5km came and went in a flash.  Suddenly, Ying Rong increased her pace and began pulling away from the overseas elite runner whom she was running together with for the first 5km. It happened so fast that she was out of sight immediately after a left turn. I dare not increase my pace as my current pace was already hovering below 4:15″/km. I focused on closing the gap between myself and the overseas runner, who seems to be slowing down. I was relieved to finally caught her after the 7km mark and we ran alongside for a while. As we entered into a park, I was surprised to see Anne just slightly ahead. She was still running fast, but was slowing down. A cyclist clad with a vest that reads “3rd place female” were leading her. Realizing I actually stand a chance for a podium finish, I quickened my pace to give chase and finally overtook Anne at 8km mark. From then onwards, it was a pretty lonely run. Without anyone ahead to chase, I slowed down a lot to about 4:25″/km pace. I was so worried that someone would catch up with me that I kept glancing back to see if any of the runners behind. Vanja who belongs to the general open category ran past me, she was third for her individual open category (behind the two Kenyan or Ethiopia runners who ran past early in the race). She seems to be taking it easy after she pulled away from the 4th place runner who were hot on her heels previously. Ran past Sports Hub for the first time and I thought the place looks quite amazing. I was glad to have the cyclist leading the way, otherwise I would certainly be lost with all the twists and turns.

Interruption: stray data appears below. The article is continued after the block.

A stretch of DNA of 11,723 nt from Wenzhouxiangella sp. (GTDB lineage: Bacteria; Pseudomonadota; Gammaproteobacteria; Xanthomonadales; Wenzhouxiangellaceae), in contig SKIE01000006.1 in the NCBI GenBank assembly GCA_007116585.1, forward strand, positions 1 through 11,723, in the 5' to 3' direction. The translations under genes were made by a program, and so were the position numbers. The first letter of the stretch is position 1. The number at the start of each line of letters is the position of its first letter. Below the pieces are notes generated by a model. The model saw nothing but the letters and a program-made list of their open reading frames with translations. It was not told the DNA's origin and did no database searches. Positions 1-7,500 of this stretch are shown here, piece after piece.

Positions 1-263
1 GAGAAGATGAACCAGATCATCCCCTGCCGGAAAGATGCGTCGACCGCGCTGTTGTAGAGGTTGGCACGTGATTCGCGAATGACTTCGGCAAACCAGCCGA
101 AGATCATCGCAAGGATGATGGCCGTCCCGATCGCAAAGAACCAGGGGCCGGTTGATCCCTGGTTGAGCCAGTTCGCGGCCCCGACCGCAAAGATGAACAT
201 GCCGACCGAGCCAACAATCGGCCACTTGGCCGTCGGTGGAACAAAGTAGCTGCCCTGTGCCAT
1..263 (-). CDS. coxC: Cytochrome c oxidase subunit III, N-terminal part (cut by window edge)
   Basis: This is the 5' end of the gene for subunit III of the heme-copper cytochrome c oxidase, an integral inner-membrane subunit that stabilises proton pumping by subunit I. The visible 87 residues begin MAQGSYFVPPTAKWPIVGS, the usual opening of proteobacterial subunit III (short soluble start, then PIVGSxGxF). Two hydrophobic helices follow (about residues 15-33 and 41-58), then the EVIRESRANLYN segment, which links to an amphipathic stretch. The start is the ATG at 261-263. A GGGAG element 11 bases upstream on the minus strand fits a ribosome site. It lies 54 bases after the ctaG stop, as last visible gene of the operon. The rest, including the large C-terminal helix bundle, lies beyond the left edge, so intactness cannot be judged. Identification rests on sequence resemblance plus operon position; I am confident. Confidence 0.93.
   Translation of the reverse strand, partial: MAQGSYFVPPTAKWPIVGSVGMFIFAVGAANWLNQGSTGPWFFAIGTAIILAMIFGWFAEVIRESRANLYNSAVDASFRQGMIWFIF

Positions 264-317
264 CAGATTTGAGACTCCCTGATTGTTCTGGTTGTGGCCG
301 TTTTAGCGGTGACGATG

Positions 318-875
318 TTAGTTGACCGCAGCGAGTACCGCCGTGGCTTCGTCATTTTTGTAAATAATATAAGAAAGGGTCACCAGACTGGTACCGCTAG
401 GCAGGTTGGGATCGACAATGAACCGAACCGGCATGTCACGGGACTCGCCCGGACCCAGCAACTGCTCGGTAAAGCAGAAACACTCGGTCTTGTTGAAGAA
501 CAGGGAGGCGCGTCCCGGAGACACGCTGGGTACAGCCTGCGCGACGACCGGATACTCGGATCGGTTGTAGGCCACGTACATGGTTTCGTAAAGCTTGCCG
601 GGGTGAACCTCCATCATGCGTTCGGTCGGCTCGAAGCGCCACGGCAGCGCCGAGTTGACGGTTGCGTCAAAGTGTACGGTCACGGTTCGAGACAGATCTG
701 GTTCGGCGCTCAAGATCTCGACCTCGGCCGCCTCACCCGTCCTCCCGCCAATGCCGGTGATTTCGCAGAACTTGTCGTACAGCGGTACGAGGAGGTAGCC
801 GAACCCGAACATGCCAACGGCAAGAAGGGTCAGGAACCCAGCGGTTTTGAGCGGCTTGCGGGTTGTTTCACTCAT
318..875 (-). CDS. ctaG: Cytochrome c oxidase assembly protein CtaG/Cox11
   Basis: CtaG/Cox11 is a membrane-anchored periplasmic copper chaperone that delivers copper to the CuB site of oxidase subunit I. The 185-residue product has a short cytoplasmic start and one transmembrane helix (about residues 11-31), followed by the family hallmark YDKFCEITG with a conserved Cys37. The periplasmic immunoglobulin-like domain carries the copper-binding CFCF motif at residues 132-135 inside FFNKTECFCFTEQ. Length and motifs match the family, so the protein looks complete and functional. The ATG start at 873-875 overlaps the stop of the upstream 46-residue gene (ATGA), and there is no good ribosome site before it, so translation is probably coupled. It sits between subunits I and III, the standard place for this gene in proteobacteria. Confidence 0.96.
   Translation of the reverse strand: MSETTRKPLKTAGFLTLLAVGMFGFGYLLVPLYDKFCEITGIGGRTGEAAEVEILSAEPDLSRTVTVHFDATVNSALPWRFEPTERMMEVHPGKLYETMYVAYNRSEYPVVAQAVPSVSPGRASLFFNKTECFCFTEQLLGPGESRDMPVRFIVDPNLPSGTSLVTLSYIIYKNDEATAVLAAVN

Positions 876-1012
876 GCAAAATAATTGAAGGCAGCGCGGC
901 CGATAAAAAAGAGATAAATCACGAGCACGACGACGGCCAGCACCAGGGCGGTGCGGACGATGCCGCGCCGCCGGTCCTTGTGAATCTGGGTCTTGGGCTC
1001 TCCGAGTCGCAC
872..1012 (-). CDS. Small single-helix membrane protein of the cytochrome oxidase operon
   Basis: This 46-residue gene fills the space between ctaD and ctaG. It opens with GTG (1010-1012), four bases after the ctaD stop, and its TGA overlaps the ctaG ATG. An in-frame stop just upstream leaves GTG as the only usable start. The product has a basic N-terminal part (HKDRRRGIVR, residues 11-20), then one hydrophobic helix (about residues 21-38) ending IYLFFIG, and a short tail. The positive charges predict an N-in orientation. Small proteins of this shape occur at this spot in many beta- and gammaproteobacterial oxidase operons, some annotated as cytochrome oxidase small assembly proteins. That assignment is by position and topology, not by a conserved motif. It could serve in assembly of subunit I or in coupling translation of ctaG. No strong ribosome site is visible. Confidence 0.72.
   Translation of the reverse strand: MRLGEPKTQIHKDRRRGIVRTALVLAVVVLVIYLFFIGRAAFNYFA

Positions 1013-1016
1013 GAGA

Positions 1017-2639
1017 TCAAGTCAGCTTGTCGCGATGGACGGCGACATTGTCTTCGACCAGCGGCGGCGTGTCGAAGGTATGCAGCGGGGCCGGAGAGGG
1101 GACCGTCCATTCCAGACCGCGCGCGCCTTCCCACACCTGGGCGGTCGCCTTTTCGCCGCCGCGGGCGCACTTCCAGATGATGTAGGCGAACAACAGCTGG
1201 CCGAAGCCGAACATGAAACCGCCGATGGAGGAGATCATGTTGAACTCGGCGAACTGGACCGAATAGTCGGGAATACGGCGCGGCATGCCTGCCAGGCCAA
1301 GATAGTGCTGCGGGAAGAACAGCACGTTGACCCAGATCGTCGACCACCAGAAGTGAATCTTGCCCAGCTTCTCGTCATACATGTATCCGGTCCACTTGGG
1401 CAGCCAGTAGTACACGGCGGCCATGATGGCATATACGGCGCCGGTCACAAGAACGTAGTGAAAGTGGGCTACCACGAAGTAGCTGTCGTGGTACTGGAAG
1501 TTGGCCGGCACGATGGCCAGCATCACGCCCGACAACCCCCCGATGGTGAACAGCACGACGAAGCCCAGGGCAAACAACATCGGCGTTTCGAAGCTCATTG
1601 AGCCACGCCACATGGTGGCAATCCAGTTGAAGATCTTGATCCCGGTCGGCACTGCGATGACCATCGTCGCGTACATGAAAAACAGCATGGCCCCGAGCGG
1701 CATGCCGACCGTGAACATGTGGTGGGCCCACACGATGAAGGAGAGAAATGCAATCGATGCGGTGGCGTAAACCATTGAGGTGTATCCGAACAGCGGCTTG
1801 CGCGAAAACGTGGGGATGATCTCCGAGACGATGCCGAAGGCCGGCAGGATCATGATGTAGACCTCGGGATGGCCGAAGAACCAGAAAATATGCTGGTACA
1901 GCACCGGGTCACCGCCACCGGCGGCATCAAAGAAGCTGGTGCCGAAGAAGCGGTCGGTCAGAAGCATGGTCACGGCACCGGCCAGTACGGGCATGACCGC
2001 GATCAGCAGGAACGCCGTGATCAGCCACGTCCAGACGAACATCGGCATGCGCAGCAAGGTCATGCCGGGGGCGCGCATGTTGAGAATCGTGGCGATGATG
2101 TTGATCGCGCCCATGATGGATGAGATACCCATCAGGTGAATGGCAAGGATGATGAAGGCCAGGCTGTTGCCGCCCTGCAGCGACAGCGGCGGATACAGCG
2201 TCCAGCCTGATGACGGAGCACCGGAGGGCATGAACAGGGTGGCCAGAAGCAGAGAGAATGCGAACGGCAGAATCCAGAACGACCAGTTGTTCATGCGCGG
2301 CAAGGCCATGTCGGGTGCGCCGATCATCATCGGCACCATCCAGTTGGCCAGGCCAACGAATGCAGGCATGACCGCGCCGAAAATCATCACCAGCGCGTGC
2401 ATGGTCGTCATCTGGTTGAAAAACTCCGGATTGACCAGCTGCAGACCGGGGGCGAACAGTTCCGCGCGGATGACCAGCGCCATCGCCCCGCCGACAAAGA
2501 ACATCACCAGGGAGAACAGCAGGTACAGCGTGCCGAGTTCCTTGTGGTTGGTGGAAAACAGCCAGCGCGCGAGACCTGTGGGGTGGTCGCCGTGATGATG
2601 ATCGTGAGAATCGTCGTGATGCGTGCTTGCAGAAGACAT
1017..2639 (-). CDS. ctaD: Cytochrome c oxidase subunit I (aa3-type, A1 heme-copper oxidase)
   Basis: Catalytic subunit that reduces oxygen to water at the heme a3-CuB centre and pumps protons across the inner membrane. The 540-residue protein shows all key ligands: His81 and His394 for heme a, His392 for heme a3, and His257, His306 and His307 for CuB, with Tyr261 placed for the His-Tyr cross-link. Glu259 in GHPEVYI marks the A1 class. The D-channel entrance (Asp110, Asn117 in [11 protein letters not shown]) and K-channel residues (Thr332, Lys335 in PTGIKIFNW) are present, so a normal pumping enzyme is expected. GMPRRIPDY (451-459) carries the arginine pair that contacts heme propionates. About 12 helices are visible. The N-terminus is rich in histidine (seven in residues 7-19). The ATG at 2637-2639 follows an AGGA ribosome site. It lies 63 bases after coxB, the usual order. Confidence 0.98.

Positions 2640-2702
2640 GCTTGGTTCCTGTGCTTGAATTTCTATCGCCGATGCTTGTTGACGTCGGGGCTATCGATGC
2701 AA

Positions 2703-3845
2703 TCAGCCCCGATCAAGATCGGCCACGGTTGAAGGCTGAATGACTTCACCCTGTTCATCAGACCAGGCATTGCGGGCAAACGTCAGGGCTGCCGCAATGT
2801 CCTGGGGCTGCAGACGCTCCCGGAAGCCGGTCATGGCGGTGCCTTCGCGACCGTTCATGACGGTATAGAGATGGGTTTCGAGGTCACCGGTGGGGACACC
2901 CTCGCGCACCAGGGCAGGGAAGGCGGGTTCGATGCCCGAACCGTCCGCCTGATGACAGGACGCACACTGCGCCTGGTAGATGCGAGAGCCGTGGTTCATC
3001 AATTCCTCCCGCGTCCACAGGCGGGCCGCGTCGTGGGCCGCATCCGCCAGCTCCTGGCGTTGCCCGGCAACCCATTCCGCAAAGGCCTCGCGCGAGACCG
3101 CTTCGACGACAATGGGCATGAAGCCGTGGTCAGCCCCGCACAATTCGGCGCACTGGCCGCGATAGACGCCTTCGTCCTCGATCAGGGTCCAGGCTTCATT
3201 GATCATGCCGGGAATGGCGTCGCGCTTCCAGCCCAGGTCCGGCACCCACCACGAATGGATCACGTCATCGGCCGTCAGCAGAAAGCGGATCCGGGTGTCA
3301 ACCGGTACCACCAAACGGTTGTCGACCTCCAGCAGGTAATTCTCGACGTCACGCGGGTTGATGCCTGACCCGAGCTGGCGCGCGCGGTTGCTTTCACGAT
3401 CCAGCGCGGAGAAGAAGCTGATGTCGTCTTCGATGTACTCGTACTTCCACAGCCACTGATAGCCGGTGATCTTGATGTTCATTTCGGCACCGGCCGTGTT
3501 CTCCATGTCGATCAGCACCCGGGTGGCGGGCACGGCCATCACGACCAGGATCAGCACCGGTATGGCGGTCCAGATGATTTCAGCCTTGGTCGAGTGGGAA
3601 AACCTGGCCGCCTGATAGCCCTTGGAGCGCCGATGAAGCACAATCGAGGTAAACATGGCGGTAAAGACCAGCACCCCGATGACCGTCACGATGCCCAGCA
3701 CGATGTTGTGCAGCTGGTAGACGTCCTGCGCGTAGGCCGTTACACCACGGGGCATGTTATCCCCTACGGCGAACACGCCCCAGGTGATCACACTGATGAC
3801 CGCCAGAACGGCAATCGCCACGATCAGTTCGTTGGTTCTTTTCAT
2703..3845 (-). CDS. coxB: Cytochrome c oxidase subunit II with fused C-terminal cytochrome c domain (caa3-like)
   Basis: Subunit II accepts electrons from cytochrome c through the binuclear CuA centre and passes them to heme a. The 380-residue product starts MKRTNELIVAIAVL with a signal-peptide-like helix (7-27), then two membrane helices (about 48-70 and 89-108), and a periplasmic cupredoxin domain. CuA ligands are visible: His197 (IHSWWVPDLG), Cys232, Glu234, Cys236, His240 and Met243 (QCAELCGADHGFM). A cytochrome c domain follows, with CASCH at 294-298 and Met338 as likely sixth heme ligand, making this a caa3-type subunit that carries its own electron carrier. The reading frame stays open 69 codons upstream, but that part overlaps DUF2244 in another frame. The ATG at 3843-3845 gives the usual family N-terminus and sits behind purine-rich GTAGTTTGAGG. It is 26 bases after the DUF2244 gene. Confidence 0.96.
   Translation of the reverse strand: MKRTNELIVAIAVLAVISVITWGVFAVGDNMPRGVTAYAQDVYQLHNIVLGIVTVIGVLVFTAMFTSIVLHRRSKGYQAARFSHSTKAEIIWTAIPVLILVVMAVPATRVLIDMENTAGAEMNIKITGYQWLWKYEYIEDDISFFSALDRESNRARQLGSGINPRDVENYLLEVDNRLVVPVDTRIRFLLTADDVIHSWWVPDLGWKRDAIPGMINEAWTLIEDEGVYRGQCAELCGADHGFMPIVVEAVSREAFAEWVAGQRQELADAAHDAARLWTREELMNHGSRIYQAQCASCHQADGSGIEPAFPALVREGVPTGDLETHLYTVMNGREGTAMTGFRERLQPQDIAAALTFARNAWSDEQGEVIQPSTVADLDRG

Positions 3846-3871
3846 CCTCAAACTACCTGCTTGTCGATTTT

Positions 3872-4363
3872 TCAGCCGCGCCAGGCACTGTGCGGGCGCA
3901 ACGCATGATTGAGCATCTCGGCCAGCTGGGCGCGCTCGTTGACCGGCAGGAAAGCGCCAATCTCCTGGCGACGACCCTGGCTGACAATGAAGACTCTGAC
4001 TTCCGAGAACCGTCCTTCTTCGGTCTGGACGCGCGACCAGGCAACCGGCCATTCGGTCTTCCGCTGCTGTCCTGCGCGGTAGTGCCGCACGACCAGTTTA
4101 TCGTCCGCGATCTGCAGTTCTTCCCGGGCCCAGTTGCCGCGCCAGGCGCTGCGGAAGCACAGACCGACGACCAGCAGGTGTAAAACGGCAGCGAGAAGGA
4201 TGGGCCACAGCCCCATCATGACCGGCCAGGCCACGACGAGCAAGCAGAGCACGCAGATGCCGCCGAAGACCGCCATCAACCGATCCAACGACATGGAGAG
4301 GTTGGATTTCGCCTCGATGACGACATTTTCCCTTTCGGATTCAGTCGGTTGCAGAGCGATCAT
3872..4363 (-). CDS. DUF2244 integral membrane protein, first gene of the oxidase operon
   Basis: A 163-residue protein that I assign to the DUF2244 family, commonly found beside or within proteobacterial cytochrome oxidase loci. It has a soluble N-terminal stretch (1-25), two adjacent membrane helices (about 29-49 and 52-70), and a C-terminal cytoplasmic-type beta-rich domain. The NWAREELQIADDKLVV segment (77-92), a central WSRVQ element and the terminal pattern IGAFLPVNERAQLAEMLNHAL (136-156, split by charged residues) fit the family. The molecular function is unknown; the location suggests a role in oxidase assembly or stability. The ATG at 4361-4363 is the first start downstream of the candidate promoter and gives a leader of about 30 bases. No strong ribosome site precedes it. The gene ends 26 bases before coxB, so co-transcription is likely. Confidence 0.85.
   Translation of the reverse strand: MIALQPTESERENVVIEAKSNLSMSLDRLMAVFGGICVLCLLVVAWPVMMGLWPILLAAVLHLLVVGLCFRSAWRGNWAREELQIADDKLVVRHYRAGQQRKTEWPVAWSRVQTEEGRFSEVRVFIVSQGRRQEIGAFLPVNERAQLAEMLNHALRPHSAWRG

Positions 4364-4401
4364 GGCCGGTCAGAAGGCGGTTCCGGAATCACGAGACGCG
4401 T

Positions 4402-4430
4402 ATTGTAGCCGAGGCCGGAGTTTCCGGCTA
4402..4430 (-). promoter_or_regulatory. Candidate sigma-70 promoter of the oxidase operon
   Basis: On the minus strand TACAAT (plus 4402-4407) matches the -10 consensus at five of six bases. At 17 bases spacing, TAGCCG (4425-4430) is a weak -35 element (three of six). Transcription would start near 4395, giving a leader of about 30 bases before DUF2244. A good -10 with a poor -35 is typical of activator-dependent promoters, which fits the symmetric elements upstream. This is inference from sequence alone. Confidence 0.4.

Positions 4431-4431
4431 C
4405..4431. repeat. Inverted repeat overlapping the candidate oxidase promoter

It was getting brighter and I could see more runners (from the 2nd wave) on the other side of the road. Renuka shouted and cheered for me when she saw me. (She was supposed to join us at the elite local category, but had decided to do an easy run that day). Her encouragement got me going again and I tried to speed up.

Soon, I arrived at the Marina Bay golf range. It was a long lonely stretch all the way to Marina Barrage. I realised I was losing the motivation to even try for a 4:20″/km pace. Spotted three guys running in the opposite direction towards me. Recognize one of them for Raviin (Yvonne’s bf and fellow asics team mate) who cheered for me when he ran past.

It was close to 16km. And I was finally approaching Marina Barrage. Upon reaching the barrage, I saw the cyclist waiting for me at the start of a ramp leading to the top. It was only then I realised we had to run up the ramp, the same route we did for sundown ultra relay. Vanja who was still within sight, picked up her speed right after she finished this loop and never look back. I increased my pace too after exiting Marina Barrage. 4km more km to go, surely I could finish it.

GE Run 2014

There were a lot more supporters and photographers stationed outside MBS. I try to smile at all the cameras I saw. Arrived at the last water point along Marina Boulevard and I saw Vanja again ahead. I pressed on. No chance for a 1hr 30min half marathon anymore, not even a PB. I could only hope to do a time that betters my KL half marathon’s time.

It was the same route to the finishing line as last year. Up the Esplanade bridge and a sharp right turn before running towards The Float@Marina Bay. The ground was still wet. I was thankful that my pair of tartherzeal provides quite a good grip to save me from slipping. I relaxed a little when I saw the finishing line just ahead. Finished in a net time of 1:31:32, matching the time I did for KL half marathon, yes, right to the second.

Finishing line is near!

Finishing line is near! *photo credits to Dave Poh*